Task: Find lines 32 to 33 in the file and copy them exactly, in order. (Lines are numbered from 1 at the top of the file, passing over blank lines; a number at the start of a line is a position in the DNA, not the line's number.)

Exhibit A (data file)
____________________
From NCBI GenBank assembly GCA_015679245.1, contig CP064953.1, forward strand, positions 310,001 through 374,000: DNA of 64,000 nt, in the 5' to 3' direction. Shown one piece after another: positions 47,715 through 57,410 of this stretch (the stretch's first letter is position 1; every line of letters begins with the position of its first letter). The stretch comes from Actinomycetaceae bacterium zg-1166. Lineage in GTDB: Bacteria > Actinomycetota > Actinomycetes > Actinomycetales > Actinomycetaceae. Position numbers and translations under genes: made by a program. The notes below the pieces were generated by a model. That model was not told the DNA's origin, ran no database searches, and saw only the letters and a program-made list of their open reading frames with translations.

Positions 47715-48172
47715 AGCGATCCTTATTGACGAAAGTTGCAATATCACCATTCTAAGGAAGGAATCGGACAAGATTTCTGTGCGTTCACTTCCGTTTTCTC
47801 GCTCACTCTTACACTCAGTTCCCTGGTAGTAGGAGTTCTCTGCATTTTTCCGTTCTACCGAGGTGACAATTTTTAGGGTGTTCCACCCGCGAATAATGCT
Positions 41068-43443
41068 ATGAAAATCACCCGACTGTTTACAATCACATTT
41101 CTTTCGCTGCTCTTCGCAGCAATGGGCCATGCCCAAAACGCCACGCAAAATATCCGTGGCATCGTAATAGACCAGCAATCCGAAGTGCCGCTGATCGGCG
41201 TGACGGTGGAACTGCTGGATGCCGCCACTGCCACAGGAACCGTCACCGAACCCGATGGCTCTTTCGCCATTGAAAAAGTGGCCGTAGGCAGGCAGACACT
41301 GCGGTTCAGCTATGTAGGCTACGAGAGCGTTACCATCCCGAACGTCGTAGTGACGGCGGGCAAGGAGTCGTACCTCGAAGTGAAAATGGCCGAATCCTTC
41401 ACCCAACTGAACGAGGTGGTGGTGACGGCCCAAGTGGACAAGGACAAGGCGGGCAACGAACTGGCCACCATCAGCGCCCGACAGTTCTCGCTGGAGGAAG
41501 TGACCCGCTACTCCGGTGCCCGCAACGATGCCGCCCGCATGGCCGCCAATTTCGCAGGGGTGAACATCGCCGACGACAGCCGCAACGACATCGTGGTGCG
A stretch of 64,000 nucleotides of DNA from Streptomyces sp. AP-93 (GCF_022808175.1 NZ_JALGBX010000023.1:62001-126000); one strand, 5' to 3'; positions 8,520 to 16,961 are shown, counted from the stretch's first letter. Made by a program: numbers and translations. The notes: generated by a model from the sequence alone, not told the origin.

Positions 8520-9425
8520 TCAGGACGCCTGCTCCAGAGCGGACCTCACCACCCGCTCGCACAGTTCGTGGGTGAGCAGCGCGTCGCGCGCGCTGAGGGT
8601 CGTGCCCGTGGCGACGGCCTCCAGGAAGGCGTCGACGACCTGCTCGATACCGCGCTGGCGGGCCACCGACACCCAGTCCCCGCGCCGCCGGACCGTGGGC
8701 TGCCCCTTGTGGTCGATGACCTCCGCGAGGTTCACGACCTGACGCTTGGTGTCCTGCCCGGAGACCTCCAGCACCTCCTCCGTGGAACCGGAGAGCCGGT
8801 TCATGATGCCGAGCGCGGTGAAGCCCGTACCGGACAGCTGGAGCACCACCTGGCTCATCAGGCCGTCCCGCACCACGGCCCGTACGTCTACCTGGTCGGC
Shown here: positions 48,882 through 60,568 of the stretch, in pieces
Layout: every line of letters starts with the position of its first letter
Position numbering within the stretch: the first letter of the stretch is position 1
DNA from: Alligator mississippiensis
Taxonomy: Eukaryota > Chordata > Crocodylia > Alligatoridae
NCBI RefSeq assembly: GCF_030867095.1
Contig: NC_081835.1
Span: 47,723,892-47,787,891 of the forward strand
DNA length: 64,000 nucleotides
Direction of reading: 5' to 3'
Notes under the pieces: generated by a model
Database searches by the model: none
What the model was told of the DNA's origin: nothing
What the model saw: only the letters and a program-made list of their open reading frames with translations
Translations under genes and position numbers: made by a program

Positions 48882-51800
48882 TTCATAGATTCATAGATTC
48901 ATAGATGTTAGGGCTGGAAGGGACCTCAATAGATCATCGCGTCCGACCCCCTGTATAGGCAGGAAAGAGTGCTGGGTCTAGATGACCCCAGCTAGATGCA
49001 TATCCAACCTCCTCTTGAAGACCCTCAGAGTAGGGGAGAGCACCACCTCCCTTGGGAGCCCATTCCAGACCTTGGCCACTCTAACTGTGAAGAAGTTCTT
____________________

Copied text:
Translations under genes and position numbers: made by a program

Positions 48882-51800